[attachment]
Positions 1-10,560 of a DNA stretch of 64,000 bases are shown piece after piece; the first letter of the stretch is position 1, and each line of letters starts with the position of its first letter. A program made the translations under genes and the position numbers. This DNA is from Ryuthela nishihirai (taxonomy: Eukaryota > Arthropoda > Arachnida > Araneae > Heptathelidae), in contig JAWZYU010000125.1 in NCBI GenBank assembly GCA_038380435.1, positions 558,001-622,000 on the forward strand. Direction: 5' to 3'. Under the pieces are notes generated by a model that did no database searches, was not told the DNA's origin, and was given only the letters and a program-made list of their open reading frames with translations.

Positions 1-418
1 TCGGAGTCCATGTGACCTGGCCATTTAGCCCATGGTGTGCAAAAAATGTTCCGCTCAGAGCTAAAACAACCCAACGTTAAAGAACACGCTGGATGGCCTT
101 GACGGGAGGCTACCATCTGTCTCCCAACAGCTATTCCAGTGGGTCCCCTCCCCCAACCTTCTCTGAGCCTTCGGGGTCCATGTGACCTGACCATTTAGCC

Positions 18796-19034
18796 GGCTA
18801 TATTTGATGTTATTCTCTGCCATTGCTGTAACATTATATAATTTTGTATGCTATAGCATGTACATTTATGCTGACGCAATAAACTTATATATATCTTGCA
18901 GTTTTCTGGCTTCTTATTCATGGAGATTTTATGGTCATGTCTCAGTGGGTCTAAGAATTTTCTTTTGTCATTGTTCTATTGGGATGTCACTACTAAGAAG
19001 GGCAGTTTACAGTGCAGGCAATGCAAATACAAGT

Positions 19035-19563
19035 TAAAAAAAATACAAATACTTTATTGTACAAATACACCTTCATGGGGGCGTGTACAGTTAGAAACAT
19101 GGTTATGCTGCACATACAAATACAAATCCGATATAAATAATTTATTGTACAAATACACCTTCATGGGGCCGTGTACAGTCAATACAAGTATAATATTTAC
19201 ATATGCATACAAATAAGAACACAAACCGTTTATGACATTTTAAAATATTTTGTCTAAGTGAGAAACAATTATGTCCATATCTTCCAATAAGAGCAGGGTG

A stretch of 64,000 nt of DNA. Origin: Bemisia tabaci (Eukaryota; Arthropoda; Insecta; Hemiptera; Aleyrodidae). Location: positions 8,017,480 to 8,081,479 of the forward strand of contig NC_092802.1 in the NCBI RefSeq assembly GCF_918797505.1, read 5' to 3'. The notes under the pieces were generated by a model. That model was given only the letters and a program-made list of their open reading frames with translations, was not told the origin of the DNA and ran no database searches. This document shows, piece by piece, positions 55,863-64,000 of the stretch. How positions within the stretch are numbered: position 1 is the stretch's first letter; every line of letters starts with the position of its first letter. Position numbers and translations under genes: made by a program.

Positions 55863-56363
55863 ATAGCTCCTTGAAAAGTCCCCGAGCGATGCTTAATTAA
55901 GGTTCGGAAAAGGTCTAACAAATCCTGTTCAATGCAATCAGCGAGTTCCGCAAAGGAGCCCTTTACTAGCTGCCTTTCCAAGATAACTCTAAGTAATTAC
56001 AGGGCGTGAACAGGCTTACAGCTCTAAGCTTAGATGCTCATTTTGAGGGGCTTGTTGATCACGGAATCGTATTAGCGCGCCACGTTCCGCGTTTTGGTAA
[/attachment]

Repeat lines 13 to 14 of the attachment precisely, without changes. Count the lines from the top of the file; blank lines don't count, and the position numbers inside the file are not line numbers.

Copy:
19201 ATATGCATACAAATAAGAACACAAACCGTTTATGACATTTTAAAATATTTTGTCTAAGTGAGAAACAATTATGTCCATATCTTCCAATAAGAGCAGGGTG

A stretch of 64,000 nt of DNA. Origin: Bemisia tabaci (Eukaryota; Arthropoda; Insecta; Hemiptera; Aleyrodidae). Location: positions 8,017,480 to 8,081,479 of the forward strand of contig NC_092802.1 in the NCBI RefSeq assembly GCF_918797505.1, read 5' to 3'. The notes under the pieces were generated by a model. That model was given only the letters and a program-made list of their open reading frames with translations, was not told the origin of the DNA and ran no database searches. This document shows, piece by piece, positions 55,863-64,000 of the stretch. How positions within the stretch are numbered: position 1 is the stretch's first letter; every line of letters starts with the position of its first letter. Position numbers and translations under genes: made by a program.